1. There are two types of washing machines — top loaders and front loaders. Top loaders open at the top of the machine, and you put your clothes in a basket-like container that has a cylinder in the middle. Top loaders work best for sweater felting for two reasons. The first is that you can open the top at any time during the wash cycle and check your felting. The second is that the cylinder in the middle provides a lot of agitation, so your sweater will felt very quickly, often in one cycle.

Front loaders have a door that opens in the front of the machine, and they provide a much larger, more open space than a top loader. Once the wash cycle begins, the door automatically locks and cannot be opened until the cycle is finished. Because there is no spin basket in the front loader, there is less agitation. So with front loaders, I suggest that you begin any felting project using a very short cycle (hand-wash is best) and know that you may need to go through a few cycles before your sweater will felt the way you want it to.

How to Felt Using the Washing Machine

  • Place your item in a pillowcase. This will protect your piece and provide more friction (which is a good thing).
  • Select a very short cycle to begin. The hand-wash cycle is always a safe bet.
  • Set the water temperature to Warm.
  • Add about 1/4 cup (60ml) of Ivory liquid soap, or any dishwashing liquid with a low pH balance.
  • Select the shortest spin cycle and the gentlest wash cycle. Spinning the item for too long can distort the shape of the piece, but it needs to spin a little so all the water comes out.
  • Place the pillowcase with your item inside in the washing machine. Start your washing machine. Do not felt more than one piece at a time. After each cycle, take your piece out of the pillowcase and check to see if you need to wash it again.
  • When you have achieved the desired results, put your item in the dryer (still in the pillowcase). Run the dryer on a very low- or no-heat setting until the item is dry.

Make the Stocking

2. Trace and cut out the Stocking template (download here), enlarged at 200%. Pin the template onto the felted sweater and cut it out.

3. Pin right sides together. Machine-stitch around the sides of the stocking, using a 1/2″ (13mm) seam allowance. Leave the top edge of the stocking open. Turn the stocking right-side out.

4. Turn under 1″ (2.5cm) at the top of the stocking. Using light-brown yarn, the tapestry needle, and running stitch, stitch around the stocking to secure the top hem.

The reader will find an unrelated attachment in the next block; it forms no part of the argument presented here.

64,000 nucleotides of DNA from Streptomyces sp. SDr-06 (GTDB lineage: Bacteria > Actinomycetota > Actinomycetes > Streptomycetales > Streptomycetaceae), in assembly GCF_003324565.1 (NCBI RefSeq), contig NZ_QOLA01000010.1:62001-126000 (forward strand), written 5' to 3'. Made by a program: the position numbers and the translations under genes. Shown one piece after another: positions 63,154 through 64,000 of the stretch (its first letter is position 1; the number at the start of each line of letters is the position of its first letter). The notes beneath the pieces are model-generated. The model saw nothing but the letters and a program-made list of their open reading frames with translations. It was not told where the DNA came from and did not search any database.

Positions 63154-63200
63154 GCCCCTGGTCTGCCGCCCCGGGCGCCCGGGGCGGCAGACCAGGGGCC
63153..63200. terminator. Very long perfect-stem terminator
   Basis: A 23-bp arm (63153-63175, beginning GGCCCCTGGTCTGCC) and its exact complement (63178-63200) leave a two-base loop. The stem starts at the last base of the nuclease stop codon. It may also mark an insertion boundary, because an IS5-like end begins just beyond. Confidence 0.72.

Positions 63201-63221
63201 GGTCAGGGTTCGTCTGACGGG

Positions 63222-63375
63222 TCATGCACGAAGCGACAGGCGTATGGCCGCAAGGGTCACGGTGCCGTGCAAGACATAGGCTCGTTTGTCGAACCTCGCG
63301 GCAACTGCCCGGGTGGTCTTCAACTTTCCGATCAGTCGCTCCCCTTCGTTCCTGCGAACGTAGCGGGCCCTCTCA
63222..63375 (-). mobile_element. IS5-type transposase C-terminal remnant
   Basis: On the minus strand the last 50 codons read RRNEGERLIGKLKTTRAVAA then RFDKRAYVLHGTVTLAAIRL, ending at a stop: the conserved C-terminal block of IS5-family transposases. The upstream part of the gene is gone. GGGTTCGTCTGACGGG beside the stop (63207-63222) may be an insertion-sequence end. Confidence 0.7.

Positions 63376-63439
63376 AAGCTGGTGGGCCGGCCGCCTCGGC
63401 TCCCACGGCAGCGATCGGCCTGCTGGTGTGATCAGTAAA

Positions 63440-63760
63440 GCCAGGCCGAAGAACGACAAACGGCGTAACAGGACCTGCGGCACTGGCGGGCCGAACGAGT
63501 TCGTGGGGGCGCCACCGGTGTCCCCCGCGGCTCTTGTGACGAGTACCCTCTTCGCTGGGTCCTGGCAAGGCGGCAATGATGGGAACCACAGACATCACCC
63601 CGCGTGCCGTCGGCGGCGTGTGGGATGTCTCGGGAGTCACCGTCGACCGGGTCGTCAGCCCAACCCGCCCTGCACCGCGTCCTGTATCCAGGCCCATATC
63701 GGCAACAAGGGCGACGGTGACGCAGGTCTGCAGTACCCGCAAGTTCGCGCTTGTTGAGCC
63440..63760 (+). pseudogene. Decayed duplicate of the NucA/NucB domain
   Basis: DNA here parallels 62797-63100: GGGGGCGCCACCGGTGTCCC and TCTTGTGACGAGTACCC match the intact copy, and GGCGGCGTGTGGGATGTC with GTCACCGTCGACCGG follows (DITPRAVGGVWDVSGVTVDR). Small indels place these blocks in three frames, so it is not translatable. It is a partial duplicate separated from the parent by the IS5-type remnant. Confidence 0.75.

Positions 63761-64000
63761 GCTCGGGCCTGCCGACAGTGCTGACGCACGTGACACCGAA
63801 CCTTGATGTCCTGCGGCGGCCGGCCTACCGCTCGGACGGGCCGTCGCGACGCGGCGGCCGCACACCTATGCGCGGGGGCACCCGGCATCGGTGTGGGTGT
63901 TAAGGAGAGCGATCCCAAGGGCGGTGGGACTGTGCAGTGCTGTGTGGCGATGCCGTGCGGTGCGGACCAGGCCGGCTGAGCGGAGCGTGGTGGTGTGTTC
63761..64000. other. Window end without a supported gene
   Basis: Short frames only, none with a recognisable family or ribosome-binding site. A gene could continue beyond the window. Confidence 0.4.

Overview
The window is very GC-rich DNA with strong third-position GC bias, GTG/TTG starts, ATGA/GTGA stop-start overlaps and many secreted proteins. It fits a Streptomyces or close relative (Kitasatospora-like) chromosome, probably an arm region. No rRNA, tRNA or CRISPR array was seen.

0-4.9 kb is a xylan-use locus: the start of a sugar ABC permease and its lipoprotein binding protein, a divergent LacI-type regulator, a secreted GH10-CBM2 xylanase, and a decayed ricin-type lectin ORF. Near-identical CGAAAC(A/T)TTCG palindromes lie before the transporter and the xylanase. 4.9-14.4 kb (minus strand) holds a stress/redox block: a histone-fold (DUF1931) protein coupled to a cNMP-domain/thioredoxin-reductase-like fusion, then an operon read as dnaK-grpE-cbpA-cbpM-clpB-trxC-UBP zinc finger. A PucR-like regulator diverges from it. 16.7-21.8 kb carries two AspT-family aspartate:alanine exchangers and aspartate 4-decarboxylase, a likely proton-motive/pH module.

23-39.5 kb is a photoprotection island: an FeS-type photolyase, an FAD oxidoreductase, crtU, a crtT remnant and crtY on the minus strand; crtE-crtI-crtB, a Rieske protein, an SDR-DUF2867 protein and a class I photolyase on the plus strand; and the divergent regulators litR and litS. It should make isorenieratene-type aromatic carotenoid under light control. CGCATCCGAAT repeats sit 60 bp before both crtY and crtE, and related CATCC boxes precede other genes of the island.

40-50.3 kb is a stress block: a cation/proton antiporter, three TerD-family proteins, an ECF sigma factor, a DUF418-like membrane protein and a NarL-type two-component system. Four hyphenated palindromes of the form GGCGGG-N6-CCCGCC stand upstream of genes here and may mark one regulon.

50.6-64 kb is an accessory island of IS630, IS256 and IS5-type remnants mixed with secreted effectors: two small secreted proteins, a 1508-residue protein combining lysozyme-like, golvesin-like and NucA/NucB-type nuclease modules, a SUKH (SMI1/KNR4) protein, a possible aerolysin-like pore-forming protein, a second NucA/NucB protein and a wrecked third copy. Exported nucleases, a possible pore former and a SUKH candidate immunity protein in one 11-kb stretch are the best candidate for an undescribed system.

5. Blanket stitch around the machine-stitched edges of the stocking, using light-brown yarn and the tapestry needle.

Appliqué & Embroider

6. If desired, you may crochet a five-petal fuchsia flower.

Chain 4, leaving a tail 3″ to 4″ (7.5 – 10cm) long. Join with a slip stitch to form the loop. (Chain 3, single crochet 1 into the loop) 4 times. Chain 3. Using a slip stitch, join to the base of the first chain 3. You now have five petals. Fasten off, leaving a tail 3″ to 4″ (7.5 – 10cm) long.

Pin the crocheted flower in place on the front of the stocking. WIth the beading needle, sew an amber nugget bead in the center of the flower, simultaneously sewing the flower to the stocking front. Be careful not to sew the front of the stocking to the back while doing this. If you do not wish to use the crocheted flower, simply sew the amber bead to the front of the stocking at the same point where it would be if the flower were there.

Crochet Loop (Optional)

7. This loop will attach to the bead center of the flower, closing the stocking. Using dark-green yarn, join the yarn to the top center back of the stocking with a slip stitch. Chain 32, slip stitch into the 22nd chain to form the loop, work a single crochet in each chain from that point back to the edge of the stocking. Tie off the yarn and weave the end under the hem of the stocking.

Crochet Strap (Optional)

8. Using two strands of light-brown yarn held together, leave a 3 1/2″ to 4″ (9-10cm) tail and tie an overhand knot with the two strands used as one. Attach yarn to the upper left corner of stocking (on the heel side). Crochet a 7″ (18cm) chain. Chain 10 beyond the 7″ (18cm) point. Form these 10 chains into a loop and slip stitch to the end of the 7″ (18cm) chained strap. Sew an amber nugget bead onto the upper right corner of the stocking (on the toe side). The chained strap will come over the stocking and attach to this bead by the loop. At the end of the strand of yarn you left as a tail at the beginning of the strap, tie an amber bead. Tie the white translucent bead at the end of the other yarn tail.

Thanks to Sharon Franco Rothschild and the good folks at Potter Craft for sharing this project with us. For more upcycling inspiration, check out Sweater Renewal.